Die Suchfunktion fand die Deutsche Presseagentur dpa spannend, sie wurde ein wichtiger Kunde. Unser DC3 wurde eines der ersten Systeme weltweit, mit denen Agenturmeldungen und -bilder digital empfangen und durchsucht werden konnten. Verlage in der ganzen Welt kauften DC-Systeme.

Ein Archivsystem wollten wir eigentlich nicht bauen. Aber die Daten, die von Nachrichtenagenturen und aus dem Redaktionssystem in die DC3-Datenbank strömten, führten fast von allein zu einem digitalen und komfortabel durchsuchbaren Archiv – mit alten und neuen Bildern, Meldungen, Artikeln, Anzeigen und Ganzseiten. Für den Import und Export dieser Daten mussten wir jede Menge Formate unterstützen und Schnittstellen zu anderen Systemen bieten. Das ist bis heute das Typische an einem DC-System. Unsere Kunden nennen ihr DC-System gern neudeutsch “Content Hub”, die Drehscheibe für kreative Inhalte.

Das Redaktionssystem, in dem die Inhalte erfasst werden, war aus unserer Perspektive der “Platzhirsch” im Verlag – lebenswichtig, aber oft auch teuer, komplex und eng verwoben mit den Eigenheiten der analogen Print-Welt.

Nach und nach änderte sich dieses Bild durch den Siegeszug von WWW, Social Media und Apps: Das Endprodukt redaktioneller Arbeit ist nicht mehr der gedruckte Artikel, sondern eine Story, die zu verschiedenen Zeitpunkten in unterschiedlichen Kanälen veröffentlicht wird, meist durch verschiedene Systeme. Und bei der Unterstützung von Formaten und Schnittstellen ist DC oft besser aufgestellt als das Redaktionssystem.

Wenn ein Redaktionssystem abgelöst werden sollte (oder gar keins vorhanden war), stellte sich uns manchmal die Frage, ob man nicht direkt im DC-System einen Artikel schreiben könne. Warum eigentlich nicht? Die Strukturen und Schnittstellen sind vorhanden. Nur die Print-spezifischen Layout- und anderen Anforderungen konnten wir nicht abdecken. Mit ppi Media haben wir einen Partner gefunden, der die Anbindung an InDesign und Planungssysteme übernommen hat.

Die Kombination nennt sich Content-X und ist bewusst einfach gehalten – ein ziemlich schlankes und eher günstiges Redaktionssystem, mit dem schon einige Kunden täglich ihre Zeitung produzieren.

Wir haben unser Digital Asset Management-System also um die Erstellung von Inhalten erweitert. Anbieter von Redaktionssystemen sind den umgekehrten Weg gegangen und haben ihre Software um Archiv, Agentureingänge und Anbindung von anderen Kanälen erweitert.

Eine zentrale Drehscheibe für alle kreativen Inhalte macht ganz offensichtlich Sinn, auch für unsere Mitbewerber. Dafür brauchen Sie nicht unbedingt ein DC-System. (Und Sie müssen auch nicht zwingend Redaktionssystem und “Content Hub” verschmelzen, auch wenn das heute unser Thema ist. Hauptsache, die beiden Komponenten arbeiten gut zusammen.) Ich möchte aber Werbung machen für das Prinzip des “Content Hub”, der Drehscheibe für Inhalte: Suche, Distribution und Zweitverwertung werden einfacher, und Sie können Rechte und Kosten zentral verwalten.

So ein “Content Hub” braucht auf der Software-Seite vor allem: 1) Saubere Datenstrukturen, und als Voraussetzung dafür Software, mit der sich die für Sie wesentlichen Daten gut abbilden lassen. (WordPress wäre die falsche Software für ein Zeitungsarchiv, das Datenmodell gibt das nicht her.)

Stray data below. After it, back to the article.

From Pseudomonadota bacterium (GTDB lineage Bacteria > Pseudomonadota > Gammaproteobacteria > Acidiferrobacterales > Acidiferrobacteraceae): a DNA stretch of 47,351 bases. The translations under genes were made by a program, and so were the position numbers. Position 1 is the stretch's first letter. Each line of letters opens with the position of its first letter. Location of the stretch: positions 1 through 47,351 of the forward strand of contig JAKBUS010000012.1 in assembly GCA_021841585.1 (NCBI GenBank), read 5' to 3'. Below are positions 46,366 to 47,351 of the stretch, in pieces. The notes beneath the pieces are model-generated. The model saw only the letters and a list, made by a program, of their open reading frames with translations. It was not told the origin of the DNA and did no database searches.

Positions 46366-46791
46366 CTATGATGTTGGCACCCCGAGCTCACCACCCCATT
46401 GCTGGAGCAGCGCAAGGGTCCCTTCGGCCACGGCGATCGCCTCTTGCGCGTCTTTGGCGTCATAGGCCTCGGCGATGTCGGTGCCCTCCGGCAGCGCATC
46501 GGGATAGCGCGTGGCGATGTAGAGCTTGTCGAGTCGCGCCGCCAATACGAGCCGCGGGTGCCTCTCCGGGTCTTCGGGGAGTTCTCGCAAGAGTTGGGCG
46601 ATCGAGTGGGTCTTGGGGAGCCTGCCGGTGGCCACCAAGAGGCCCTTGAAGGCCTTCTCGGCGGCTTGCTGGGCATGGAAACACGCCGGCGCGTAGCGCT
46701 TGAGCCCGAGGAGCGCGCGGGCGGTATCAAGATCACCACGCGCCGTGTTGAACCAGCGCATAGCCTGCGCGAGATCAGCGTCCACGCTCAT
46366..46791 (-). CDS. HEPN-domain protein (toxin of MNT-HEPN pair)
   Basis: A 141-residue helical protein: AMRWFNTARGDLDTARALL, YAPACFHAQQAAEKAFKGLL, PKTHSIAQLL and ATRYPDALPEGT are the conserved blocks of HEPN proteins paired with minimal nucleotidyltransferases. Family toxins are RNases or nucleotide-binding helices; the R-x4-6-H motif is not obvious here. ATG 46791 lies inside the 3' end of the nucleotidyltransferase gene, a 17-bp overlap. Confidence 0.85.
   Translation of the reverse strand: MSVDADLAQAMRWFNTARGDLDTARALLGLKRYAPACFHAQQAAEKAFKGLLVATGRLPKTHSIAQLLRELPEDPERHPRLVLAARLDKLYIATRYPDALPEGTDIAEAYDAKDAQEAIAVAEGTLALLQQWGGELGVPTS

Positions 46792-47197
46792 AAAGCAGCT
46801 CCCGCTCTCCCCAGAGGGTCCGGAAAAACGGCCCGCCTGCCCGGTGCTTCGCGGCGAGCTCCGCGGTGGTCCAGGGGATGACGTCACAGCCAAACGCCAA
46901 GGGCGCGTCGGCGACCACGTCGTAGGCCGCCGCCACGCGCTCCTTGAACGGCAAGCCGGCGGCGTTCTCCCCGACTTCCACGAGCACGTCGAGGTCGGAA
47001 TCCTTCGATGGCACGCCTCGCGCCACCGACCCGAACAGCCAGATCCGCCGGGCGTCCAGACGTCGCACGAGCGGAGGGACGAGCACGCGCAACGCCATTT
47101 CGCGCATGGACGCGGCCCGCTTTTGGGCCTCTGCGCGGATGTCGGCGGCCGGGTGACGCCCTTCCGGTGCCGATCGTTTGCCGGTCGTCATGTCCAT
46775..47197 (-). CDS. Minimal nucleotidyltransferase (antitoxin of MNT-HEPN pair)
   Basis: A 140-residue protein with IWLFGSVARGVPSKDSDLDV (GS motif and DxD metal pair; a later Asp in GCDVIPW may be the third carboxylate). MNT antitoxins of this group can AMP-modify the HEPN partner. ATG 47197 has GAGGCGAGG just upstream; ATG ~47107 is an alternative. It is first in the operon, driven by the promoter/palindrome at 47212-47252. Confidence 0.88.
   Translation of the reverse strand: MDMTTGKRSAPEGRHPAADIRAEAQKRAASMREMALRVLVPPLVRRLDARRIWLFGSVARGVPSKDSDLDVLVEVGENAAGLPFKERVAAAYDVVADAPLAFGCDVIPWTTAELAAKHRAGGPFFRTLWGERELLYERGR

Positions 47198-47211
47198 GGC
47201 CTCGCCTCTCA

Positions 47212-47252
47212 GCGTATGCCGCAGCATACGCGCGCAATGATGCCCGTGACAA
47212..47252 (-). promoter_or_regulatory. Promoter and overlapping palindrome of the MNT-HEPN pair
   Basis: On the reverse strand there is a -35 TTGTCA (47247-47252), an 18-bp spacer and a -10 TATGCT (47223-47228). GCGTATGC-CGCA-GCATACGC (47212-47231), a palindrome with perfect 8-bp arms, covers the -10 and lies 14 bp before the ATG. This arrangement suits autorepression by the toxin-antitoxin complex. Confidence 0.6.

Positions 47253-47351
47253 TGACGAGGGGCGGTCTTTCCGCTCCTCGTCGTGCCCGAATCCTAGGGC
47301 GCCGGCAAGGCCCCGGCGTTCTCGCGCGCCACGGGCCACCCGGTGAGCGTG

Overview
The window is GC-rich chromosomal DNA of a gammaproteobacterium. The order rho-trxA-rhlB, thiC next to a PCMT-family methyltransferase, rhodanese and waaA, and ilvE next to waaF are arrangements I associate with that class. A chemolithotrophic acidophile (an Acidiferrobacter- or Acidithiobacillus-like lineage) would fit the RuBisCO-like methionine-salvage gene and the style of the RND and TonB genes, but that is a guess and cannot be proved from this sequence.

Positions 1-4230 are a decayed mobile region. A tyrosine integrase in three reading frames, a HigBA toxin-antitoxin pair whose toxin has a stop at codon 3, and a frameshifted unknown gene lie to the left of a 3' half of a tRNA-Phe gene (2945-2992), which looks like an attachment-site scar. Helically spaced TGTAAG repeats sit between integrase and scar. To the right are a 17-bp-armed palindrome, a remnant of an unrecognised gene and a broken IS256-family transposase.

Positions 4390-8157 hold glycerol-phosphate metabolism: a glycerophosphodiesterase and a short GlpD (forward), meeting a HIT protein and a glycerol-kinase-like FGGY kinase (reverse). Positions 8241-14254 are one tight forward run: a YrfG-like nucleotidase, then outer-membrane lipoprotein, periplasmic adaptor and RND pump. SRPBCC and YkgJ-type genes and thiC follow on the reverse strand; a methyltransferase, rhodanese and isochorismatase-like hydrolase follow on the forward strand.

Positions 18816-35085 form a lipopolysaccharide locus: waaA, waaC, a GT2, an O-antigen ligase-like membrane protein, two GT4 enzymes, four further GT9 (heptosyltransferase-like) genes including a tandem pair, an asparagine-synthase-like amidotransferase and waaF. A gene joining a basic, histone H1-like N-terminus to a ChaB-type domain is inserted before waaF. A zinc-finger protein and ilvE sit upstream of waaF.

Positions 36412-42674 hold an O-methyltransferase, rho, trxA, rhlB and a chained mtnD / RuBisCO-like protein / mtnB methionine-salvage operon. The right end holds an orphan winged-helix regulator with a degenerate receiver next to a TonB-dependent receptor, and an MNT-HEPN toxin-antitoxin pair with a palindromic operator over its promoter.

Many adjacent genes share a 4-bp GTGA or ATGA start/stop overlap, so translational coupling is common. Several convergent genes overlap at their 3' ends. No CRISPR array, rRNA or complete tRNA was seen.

2) Performance: Achten Sie auf Systeme, die mit Ihrer Datenmenge und Nutzeranzahl zurecht kommen. Sie möchten keine zentrale Drehscheibe einführen, die dann alles andere ausbremst.

3) Schnittstellen sind das A und O. Sie brauchen jemanden, der Schnittstellen für Sie neu programmieren und anpassen kann. Das kann der Anbieter, ein Partner oder IT-Personal in Ihrem Unternehmen sein. Ihre “Content Hub”-Software muss auch fertige APIs anbieten.

4) Flexibilität: Ausgabekanäle und Abläufe verändern sich immer wieder. Flexible Software ist wichtig, damit sich das System schnell an geänderte Anforderungen anpassen lässt.

Wenn man die zentrale Sicht auf Inhalte eingeführt hat, eröffnen sich über die oben genannten offensichtlichen Vorteile hinaus weitere spannende Möglichkeiten:

Wie wäre es, wenn Sie beim Schreiben eines Textes automatisch passende Artikel aus Ihrem eigenen Archiv und aus anderen Quellen angeboten bekommen? Gestern gab es auf dieser Tagung ein sehr schönes Zitat von Eckhardt John dazu: “Holt die Archive in die Mitte, besser an den Anfang des Produktionsprozesses.” Nicht nur Archivinhalte lassen sich verknüpfen, sondern auch Inhalte, die andere gerade erstellen, vielleicht für einen anderen Kanal oder ein verwandtes Thema.

Auch eine thematische und regionale Einordnung schon während der Produktion kann Mehrwert für Ihre Kunden generieren, z.B. in Form von Themenseiten.

Ich glaube nicht an künstliche Intelligenz, aber daran, dass man mit Software die Hebelwirkung menschlicher intellektueller Anstrengung vergrößern kann. Wir haben vor mehr als zehn Jahren gemeinsam mit der Firma ARCUS aus hunderttausenden manuell verschlagworteten Artikeln eine Wissensbasis errechnet, die für neue Artikel recht gut eine passende Verschlagwortung vorschlagen kann. Das Stichwort “Big Data” ist ja gerade in Mode. Solche Algorithmen sinnvoll zu nutzen und kontinuierlich zu justieren, gehört für mich zu den Aufgaben eines Dokumentars.